By Ron Miller
Hotglue, an early stage startup that wants to make it easier for developers to connect to business applications like Salesforce, announced a $1.5 million seed today led by Uncommon Capital and a group of angels. The company is the brainchild of a couple of 20 year old founders, CEO Hassan Syyid and CRO David Molot, who dropped out of the University of Maryland last year to build their startup.
Syyid explained that the idea that caused them to shift their life plans is a product for developers that makes it easier to build integrations with business apps like Salesforce, QuickBooks and HubSpot. Today the pair has built 250 such connectors based on the open source project Meltano.
“If you’re a developer and you want to build a product that serves businesses, you generally have to access that data from wherever it lives. And so whether that is a Salesforce account or QuickBooks account, accessing the data can have a lot of challenges, and so we make it easier by giving you an embeddable way to solve that,” he said.
While using connectors to access data on business systems isn’t necessarily a new idea, Syyid says that their focus on developers is different. “I think traditionally if you think about products in the data [integration market], you’re thinking about FiveTran or Stitch because they can help consolidate your company’s internal data into a data warehouse. The difference here is that our users are actually engineering teams,” he said.
Syyid came up with the idea for the company while interning at an accounting startup where he saw the company’s customers struggling to access Quickbooks data and deal with issues like exceeding the number of calls allowed for the API. So he built a connector to handle all of that.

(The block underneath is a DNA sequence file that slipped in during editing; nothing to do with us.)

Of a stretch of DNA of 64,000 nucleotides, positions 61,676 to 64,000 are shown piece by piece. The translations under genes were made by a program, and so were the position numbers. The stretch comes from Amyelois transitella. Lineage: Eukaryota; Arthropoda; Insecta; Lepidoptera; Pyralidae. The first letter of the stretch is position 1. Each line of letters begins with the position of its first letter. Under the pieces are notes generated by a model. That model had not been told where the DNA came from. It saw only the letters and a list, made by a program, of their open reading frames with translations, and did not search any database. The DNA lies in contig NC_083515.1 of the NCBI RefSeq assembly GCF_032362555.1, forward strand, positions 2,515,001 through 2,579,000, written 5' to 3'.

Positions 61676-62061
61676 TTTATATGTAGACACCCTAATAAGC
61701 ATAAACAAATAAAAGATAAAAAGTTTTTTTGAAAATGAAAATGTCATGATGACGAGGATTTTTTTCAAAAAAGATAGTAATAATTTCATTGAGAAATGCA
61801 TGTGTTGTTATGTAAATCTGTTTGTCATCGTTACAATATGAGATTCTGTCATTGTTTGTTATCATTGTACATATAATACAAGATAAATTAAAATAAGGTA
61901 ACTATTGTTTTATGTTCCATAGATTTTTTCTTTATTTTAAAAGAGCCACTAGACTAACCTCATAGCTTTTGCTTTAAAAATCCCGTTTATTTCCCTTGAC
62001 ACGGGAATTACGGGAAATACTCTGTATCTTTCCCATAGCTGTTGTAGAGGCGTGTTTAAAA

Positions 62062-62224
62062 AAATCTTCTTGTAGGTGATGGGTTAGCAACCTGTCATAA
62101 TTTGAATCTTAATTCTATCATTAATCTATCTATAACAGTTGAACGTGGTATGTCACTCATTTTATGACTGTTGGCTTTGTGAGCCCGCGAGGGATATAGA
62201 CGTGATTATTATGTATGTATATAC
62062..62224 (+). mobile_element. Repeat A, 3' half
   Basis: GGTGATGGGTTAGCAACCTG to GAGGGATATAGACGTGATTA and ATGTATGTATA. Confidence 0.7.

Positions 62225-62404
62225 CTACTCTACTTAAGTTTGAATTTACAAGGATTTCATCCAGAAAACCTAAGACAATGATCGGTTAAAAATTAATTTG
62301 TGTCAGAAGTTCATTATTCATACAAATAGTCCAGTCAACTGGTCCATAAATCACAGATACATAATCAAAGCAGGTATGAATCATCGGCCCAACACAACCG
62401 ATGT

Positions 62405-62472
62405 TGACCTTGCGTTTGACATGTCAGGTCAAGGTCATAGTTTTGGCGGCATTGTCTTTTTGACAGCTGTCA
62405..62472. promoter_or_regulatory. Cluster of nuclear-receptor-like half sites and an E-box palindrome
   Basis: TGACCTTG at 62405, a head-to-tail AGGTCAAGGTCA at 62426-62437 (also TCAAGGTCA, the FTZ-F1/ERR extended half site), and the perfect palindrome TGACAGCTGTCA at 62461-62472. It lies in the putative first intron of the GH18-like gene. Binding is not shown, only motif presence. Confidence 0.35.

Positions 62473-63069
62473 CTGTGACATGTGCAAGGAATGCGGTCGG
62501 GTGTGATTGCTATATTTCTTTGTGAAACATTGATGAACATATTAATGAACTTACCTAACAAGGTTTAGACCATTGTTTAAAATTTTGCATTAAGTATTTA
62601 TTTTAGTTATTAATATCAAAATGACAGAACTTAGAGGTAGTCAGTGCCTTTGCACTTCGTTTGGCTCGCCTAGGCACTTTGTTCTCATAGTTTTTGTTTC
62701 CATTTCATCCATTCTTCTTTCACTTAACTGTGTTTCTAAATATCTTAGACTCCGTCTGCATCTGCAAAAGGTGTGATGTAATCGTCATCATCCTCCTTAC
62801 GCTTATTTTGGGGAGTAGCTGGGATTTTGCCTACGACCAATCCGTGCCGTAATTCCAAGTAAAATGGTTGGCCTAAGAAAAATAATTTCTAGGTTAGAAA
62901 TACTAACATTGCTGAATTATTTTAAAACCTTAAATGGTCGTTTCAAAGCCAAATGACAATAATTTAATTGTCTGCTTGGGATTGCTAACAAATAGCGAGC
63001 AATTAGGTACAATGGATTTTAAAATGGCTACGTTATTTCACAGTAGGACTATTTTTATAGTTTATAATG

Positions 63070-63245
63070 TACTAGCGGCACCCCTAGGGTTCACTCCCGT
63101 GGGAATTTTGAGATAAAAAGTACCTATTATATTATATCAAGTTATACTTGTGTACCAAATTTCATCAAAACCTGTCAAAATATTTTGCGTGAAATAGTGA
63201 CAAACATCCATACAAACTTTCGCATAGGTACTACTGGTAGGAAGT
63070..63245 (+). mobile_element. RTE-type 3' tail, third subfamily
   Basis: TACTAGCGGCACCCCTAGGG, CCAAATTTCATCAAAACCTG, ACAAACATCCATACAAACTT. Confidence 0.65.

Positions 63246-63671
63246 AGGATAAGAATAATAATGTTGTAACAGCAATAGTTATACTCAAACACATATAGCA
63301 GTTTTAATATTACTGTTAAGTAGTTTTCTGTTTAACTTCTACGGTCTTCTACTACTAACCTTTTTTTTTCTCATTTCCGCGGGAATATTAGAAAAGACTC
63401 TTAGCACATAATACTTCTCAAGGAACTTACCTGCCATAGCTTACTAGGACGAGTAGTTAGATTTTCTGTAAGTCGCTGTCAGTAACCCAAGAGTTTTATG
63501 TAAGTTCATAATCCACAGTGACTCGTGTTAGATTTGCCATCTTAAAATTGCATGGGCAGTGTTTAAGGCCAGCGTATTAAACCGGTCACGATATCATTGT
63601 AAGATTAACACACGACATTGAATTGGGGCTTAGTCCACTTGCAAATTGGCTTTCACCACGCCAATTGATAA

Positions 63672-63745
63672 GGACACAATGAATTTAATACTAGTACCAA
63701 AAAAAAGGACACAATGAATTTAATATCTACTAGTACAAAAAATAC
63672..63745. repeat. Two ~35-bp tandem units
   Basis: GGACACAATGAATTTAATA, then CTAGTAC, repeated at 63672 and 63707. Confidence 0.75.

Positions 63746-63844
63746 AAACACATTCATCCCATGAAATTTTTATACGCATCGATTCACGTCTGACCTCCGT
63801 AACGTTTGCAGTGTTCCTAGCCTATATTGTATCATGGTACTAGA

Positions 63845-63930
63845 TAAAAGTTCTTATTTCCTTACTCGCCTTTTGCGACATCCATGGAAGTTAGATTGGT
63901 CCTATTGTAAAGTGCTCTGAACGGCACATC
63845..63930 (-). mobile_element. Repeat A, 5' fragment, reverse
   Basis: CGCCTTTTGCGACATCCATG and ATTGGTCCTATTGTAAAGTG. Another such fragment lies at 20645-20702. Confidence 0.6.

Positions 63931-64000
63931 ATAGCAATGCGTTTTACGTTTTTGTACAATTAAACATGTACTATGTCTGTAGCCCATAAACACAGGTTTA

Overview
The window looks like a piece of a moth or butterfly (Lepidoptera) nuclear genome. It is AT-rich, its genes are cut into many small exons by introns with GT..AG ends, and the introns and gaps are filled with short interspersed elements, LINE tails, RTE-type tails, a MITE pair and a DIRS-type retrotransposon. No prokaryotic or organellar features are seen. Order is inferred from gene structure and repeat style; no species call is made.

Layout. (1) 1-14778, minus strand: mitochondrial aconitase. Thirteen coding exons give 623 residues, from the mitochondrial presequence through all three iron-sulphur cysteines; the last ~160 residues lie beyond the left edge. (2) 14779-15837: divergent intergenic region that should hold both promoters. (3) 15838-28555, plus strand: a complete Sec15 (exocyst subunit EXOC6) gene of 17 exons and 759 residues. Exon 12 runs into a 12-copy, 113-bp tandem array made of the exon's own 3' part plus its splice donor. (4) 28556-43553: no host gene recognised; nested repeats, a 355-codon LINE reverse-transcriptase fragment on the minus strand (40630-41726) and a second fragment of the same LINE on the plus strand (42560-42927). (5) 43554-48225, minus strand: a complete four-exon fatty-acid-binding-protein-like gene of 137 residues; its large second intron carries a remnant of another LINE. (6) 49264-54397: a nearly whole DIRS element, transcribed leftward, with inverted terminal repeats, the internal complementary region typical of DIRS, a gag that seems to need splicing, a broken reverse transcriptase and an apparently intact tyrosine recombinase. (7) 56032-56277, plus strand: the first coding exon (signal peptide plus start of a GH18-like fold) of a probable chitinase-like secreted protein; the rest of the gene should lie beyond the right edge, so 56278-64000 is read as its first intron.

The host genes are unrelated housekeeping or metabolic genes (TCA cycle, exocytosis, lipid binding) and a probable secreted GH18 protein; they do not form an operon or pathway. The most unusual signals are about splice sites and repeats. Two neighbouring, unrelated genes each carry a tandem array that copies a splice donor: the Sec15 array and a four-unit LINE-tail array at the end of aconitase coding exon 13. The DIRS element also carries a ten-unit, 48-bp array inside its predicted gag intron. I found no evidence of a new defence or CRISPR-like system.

At this point, he connected with his friend Molot and the two decided to drop out of school to pursue their idea full time. While their parents were worried about their decision, they initially accepted the idea of taking a semester off to work on building the company. They each moved home and went to work. Getting into the Y Combinator Summer 21 cohort helped convince their parents that they were onto something.
“We took a gap semester technically initially, and then we got into Y Combinator and then our parents were like ‘okay maybe this is legitimate’, and that kind of gave them the vote of confidence to allow us to pursue this,” Molot said.
At YC, they learned about building a business and listening to customers and building connectors that solved the problems their target developer audience was facing as they tried to build these integrations themselves. It also prepared them to build a business and revenue engine to start selling the product, knowledge that they have continued to build on.
“We have spent a lot of time reading and building our knowledge base internally and making sure that we’re always on point using knowledge tools that have helped us understand these business metrics and ideas,” Molot said.
They also began writing content early on, publishing about the nature of the data integration on Medium, and this content marketing approach helped them get their name out there and further refine the problem as they built their products.
Today they have around 15 customers with a similar number in the pipeline. They are generating revenue and growing the active user base by 50% month over month. With the seed investment, they hope to hire a couple of engineers and continue building the company.